Laguna Beach boosts overtime pay, offers hiring incentives to deal with police department staffing shortage

Laguna Beach will offer overtime and hiring incentives to try to address a staffing shortage within its police department.
(Courtesy of Laguna Beach Police Department)

As cities around the nation face challenges in attracting and retaining qualified police officers and dispatchers, Laguna Beach will offer hiring and overtime incentives to try to remedy its immediate staffing issues.

Laguna Beach has budgeted for 55 sworn officers and 11 dispatchers, but currently the police department has just 43 officers who do not require supervision, referred to as mission-ready officers.

“Police agencies across Orange County and the nation are struggling to attract and retain officers due to the changing business and political environment,” Police Chief Jeff Calvert said at the Laguna Beach City Council meeting Tuesday. “The pool of qualified officers has decreased due to the mass resignations and retirements from the anti-police and ‘Defund the Police’ movements, changes in legislation that have placed more pressure and scrutiny on officers, and the unprecedented increase in inflation.

“Currently, we have three sworn vacancies. … Unfortunately, we have 43 functional officers who are capable of working patrol. We couldn’t have predicted that four police officers would be out on long-term injury when the summer began.”

The council unanimously approved a side letter agreement that grants double-time pay to employees who work overtime for the next two months.

A bonus of $15,000 is on the table for new hires through the end of the year. Those eligible for the hiring bonus would receive the first half at their time of hire, and they would see the rest of the money once they complete their first two years of service with the city.

Current members of the Laguna Beach Police Employees Assn. could also be rewarded for recruitment. An employee would receive $1,000 if an eligible referred employee is hired and an additional $1,000 at the end of the referred employee’s first year with the Laguna Beach Police Department.

The hiring and overtime incentives are expected to come at a cost of $100,000, the funds for which city staff said would be covered by the police department’s overtime budget and the general fund contingency account.

In addition to the officers out with long-term injury, the department has dealt with its own set of retirements and departures. Among them, Lt. Jim Cota retired in April after 28 years with the department. More recently, Capt. Rachel Johnson left Laguna Beach to become the police chief in Manhattan Beach.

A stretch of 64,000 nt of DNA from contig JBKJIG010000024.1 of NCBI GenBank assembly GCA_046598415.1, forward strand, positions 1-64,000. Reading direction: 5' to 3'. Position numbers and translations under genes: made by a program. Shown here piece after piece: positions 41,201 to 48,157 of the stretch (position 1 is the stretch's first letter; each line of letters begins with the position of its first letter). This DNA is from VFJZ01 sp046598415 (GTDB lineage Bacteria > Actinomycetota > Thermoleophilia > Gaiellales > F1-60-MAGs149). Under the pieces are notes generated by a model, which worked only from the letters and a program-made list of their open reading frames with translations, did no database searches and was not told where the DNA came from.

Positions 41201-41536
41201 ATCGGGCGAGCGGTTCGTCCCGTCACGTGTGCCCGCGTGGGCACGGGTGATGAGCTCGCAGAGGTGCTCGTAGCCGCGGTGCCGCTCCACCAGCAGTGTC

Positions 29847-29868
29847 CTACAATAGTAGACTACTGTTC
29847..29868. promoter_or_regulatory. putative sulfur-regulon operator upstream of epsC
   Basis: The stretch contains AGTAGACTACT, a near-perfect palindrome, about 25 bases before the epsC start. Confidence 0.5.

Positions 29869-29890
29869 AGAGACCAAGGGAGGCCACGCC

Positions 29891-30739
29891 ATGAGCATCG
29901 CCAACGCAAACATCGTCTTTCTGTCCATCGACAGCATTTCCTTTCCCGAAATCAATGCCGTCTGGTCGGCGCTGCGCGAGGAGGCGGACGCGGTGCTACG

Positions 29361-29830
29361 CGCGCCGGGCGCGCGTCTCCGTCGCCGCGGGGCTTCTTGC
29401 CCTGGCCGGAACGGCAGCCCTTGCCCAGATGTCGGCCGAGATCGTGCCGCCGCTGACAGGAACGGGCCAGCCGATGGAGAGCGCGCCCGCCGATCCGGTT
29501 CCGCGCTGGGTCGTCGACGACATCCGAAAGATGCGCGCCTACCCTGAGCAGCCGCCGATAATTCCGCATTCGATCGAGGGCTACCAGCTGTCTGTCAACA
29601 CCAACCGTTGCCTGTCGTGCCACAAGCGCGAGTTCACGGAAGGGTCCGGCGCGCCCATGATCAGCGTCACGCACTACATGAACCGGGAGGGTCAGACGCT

Calvert also mentioned that a “wave of officers” had tested positive for COVID-19.

“Under my command, we’re not going to lower our hiring standards to fill positions, so as a community, we need to be competitive with other law enforcement organizations in Orange County to attract and retain the best and brightest,” Calvert said. “Our minimum deployment on each shift is four police officers, and currently, every functional officer, from patrol, detective, and even command staff, are filling vacant shifts to meet this minimum standard.”

Mayor Pro Tem Bob Whalen remarked that the staffing issues that have befallen the Laguna Beach Police Department are not unique to the city and are a nationwide problem.

“Hopefully, this will alleviate things, and then obviously, we’d get some more time to consider more permanent solutions here as we enter into negotiations, but hopefully, this will produce some results,” Whalen said.

Councilman George Weiss inquired about plans to retain qualified officers, noting the costs associated with training them. City Manager Shohreh Dupuis said related benefits would need to be discussed in upcoming negotiations.

At the request of Mayor Sue Kempf, Calvert gave an update on the status of park rangers who will soon be patrolling Laguna Beach beaches and parks as part of the city’s neighborhood and environmental protection plan.

The city has hired two park rangers, with one close to finishing the training program and the other about to get started in that capacity. Another full-time park ranger is scheduled to begin working at the end of the month. Calvert said the presence of park rangers would provide some relief for field officers from handling quality-of-life issues.

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